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Boot Up and Begin

Before we start the install, we need to know if the computer will start up (boot) using the CD drive instead of the hard drive.  If your computer is running, put the debWine CD (or whatever CD you are going to use) into the CD drive and restart �Windoz�.  If �Windoz� starts up again, we need to change that. 
  deb01.jpg Newer computers will give you the choice to press a key if you want to boot to the CD.  Some even offer you a menu to choose the drive you want to boot from.  If you see the Debian install screen, then you are ready to go. 
The BIOS is the heart of any computer and controls how the computer starts.  To access the BIOS, you need to restart the computer, or if the computer is turned off, just turn it on. When the computer first starts up, you will see a black screen with white letters and numbers like the examples on the left.You will have a brief time to interrupt the process and open the BIOS. 
  boot1.jpg To do so you will need to watch the three green lights just above the number pad on the right side of your keyboard.  When you hear a beep and all three lights blink you will need to press a key on the keyboard. Computer makers use different keys. 
  boot3.jpg The most common is the "Delete" key.  Intel and Dell computers seem to like the "F2" key.  After you hear the beep and see the lights blink, somewhere on the screen will be the instructions telling you what key to press.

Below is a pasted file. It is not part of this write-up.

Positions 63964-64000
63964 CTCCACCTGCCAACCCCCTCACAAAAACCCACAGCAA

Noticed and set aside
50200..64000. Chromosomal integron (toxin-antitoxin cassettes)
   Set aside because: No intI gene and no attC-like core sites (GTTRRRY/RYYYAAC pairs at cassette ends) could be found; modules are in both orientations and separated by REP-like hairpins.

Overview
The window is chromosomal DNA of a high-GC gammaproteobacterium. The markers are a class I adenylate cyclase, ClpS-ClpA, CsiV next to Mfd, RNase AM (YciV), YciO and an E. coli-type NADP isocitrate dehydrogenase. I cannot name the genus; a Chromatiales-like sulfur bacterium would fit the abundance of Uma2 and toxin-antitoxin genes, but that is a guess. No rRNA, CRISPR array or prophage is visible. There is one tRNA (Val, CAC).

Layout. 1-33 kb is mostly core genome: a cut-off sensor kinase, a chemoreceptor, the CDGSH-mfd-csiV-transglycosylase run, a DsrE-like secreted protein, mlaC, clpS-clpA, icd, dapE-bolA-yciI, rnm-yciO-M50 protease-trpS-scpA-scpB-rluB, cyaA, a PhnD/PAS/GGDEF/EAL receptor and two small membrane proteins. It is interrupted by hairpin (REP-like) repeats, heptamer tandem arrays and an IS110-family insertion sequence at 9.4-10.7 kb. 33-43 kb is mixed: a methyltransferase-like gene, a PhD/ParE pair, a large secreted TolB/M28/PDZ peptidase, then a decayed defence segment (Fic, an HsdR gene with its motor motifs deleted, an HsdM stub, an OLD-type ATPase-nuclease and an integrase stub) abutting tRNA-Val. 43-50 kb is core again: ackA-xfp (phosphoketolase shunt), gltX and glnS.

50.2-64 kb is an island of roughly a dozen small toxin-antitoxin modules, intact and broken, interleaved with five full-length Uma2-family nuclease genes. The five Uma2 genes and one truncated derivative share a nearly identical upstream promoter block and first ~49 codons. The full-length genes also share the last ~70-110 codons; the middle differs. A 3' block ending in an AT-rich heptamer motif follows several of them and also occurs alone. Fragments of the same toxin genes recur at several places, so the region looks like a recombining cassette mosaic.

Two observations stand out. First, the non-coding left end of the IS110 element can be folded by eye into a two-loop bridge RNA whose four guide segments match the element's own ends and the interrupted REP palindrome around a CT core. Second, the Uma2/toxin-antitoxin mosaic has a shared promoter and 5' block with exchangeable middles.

boot2.jpg You should see something like:  "Press Del to enter Setup", or "press F2 to enter setup or F1 to continue."  You can also press the "Pause Break" key and freeze the screen until you find the right key or press "Enter" to continue.
  boot4.jpg Don't worry if you miss it the first time, just restart the computer and try again. Every model of computer has a different BIOS and just looks different.  If your computer came with a manual, or if you can get one from the Internet, there should be a section on BIOS settings with pictures. 
We are looking for options under the 'Boot' menu, specifically where the BIOS tells the computer to look for the Operating System so it can boot up and load software. You will need to use the tab, enter, and arrow keys to move around and make the changes.  Sorry, no mouse here.  BIOS lists the different drives in order and we can change the order to suit ourselves.
  boot5.jpg Normally, you would want to have the hard drive first because that prevents a thief from starting your computer with a floppy disk or CD and copying your valuable information.  So when we are done, you should go back and put the hard drive first in order. 
What we are looking for will be under the 'Boot' menu. You want to find a list of your drives and a way to move them up and down so you can make the CD first on the list.  Don't worry about messing something up because you will always be given the option to exit the BIOS without saving.  Even if something does go wrong, there is a way to reset the BIOS to its default settings and start over.
  boot6.jpg Now with the CD drive at the top of the order, restart the computer.  If you are in the BIOS, you can use the F10 key or the "Exit Menu" so that when you leave the BIOS, the computer restarts automatically.  See if the computer will boot to the install software on the CD.  If it does then we are off and running. 

If it still will not boot to the CD drive don't be discouraged.  There is a simple way to fix that, but I will not explain it here.   If you cannot boot to the CD, you cannot proceed with the Linux installation.You will have to postpone your project to another day.

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